Secondary market trading for such assets, once tokenised, would be vital for the liquidity of asset classes such as those mentioned above, leading for example to greater availability of investment funds for SMEs. However, it should be emphasised that this development will only take place if the efficiency improvement brings economic benefits. In that case, it would generate enough increased demand to allow tokenised markets to acquire sufficient depth to allow the benefits described above.

Pricing implications

Trading in a tokenized environment would undoubtedly benefit from the increased transparency provided by DLT-based networks. An important benefit of increased transparency is the reduction of information asymmetries, and this, in turn, has the potential to improve the price discovery mechanism, providing investors with incentives to increase their participation and bring additional liquidity into the market, this would also improve the competitive conditions in the market. The key issue for the use of DLT in financial markets is related to the operational efficiencies provided by technology and disintermediation: cost efficiencies can reduce trading costs, costs for investors participating in tokenized markets, provided that the savings obtained are passed on to investors. This could, in turn, promote market participation and increase trading volume in tokenised markets with wider benefits for public markets. The connection between on-chain and off-chain markets for tokenised assets may have further implications for prices.

Market interoperability

Trading of tokenized assets in a decentralized world takes place 24/7 across multiple networks. In the absence of interoperability among the various blockchain-based networks and on-chain and off-chain markets, trading of tokenized assets risks to become fragmented with important operational consequences including the need for arbitrage.
On the other hand, the integration of on-chain and off-chain would create a dual listing system similar to the one that occurs when a security is listed on several markets.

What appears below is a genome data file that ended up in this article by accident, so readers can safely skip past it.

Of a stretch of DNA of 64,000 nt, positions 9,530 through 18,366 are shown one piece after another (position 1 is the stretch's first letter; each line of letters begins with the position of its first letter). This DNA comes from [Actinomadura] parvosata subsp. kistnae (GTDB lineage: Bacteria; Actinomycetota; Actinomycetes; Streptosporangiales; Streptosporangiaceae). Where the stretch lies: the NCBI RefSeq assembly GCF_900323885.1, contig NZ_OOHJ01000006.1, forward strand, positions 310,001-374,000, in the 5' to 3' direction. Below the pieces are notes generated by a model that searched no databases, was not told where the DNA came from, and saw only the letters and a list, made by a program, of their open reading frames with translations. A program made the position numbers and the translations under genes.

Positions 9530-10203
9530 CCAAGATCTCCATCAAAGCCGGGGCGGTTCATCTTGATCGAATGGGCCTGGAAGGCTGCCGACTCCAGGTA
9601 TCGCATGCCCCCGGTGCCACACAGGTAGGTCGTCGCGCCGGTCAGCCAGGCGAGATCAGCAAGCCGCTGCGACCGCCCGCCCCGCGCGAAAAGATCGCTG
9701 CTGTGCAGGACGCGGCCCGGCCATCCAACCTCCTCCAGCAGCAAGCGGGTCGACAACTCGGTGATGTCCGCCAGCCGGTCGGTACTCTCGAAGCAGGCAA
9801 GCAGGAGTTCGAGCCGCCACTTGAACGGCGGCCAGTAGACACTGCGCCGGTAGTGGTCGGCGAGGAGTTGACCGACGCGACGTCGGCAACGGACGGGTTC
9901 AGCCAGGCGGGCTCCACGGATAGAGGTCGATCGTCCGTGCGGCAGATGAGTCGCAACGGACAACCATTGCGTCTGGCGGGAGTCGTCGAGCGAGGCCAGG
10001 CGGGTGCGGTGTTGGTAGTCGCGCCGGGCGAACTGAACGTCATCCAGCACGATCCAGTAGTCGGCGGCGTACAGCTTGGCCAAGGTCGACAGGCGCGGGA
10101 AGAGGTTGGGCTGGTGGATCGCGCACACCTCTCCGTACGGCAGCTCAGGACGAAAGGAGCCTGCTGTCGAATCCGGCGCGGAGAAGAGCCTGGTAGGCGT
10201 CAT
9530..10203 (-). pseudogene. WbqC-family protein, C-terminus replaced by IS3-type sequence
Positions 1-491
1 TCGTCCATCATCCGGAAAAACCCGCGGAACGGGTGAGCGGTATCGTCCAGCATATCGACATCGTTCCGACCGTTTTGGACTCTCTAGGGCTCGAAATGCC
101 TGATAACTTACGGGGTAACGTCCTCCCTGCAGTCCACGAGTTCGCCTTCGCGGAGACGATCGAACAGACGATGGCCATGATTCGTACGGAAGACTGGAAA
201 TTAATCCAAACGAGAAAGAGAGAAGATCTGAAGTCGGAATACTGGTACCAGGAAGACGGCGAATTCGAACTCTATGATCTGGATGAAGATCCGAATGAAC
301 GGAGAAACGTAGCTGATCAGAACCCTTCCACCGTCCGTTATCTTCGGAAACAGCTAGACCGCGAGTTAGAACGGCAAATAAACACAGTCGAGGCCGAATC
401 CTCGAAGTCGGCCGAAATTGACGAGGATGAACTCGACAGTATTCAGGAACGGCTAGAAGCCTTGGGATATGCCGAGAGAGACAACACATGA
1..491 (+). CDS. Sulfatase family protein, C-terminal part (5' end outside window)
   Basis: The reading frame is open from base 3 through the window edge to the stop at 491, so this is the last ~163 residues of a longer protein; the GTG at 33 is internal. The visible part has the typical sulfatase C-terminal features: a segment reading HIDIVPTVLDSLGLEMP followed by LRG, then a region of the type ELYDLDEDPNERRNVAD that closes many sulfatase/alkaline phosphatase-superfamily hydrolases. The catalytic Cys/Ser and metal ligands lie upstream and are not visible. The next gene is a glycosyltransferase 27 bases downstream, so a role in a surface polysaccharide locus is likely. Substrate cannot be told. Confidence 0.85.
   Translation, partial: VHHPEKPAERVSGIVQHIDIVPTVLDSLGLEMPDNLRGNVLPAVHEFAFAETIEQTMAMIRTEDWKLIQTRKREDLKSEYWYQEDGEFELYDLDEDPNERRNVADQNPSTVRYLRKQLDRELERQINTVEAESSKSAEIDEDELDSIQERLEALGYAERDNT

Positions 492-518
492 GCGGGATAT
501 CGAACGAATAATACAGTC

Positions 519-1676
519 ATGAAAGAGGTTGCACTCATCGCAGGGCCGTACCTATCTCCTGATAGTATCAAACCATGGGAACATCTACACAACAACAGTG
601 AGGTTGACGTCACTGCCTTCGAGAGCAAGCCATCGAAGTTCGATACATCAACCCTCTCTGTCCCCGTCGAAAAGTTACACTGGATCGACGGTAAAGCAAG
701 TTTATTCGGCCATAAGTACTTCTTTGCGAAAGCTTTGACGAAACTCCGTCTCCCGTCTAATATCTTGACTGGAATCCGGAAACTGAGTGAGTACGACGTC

The need for arbitrage can potentially occur even in native tokenized assets, when they are traded on different exchanges with limited or no interconnection. This may lead to inconsistencies in the way assets are valued, if there are discrepancies in prices across platforms.
Market fragmentation can also result in the price of the token being different from the price of the underlying asset in conventional markets. This could occur as a result of of the token being traded in multiple systems, or the types of investors participating in the respective markets. In a scenario where tokenisation is prevalent, even if such price dissociations occur for short periods, they could have an impact on the stability of some markets.
The issue of interoperability is not limited to the connection between the on-chain and off-chain worlds or between different blockchains; a further level of integration would be required in relation to links between the legacy infrastructure of financial market participants and blockchain-based infrastructure. Market participants would need to build DLT-based systems as tools on which asset tokenisation can take place.
Given the complexity of the internal and external networks of financial market legacy infrastructures and the multitude of actors, processes and interests involved in even a simple trade, such integration and interoperability may prove to be a challenge with possible consequences on the smooth functioning of parts of the markets.

Conclusions

As abstract as the benefits of DLT technology may initially seem, they become more tangible in the context of capital markets. The development of this technology in the financial universe offers numerous benefits: increased disintermediation and therefore fewer intermediaries and the consequent increase in speed of execution and reduction in costs, In addition, any investment opportunity can count on global market reach: in fact, anyone with simple access to the Internet will be able to take advantage of almost any investment opportunity and even those currently reserved for an élite will become available to everyone. Finally, DLT technology has the potential to significantly reduce market manipulation; every transaction is recorded transparently, in real time and shared, immutable, verifiable and always accessible to all interested parties. Analysts say that in the coming years, asset tokenisation will become the preferred method of generating value, and countries that choose this new option and democratise their capital markets will gain a strategic advantage over other States.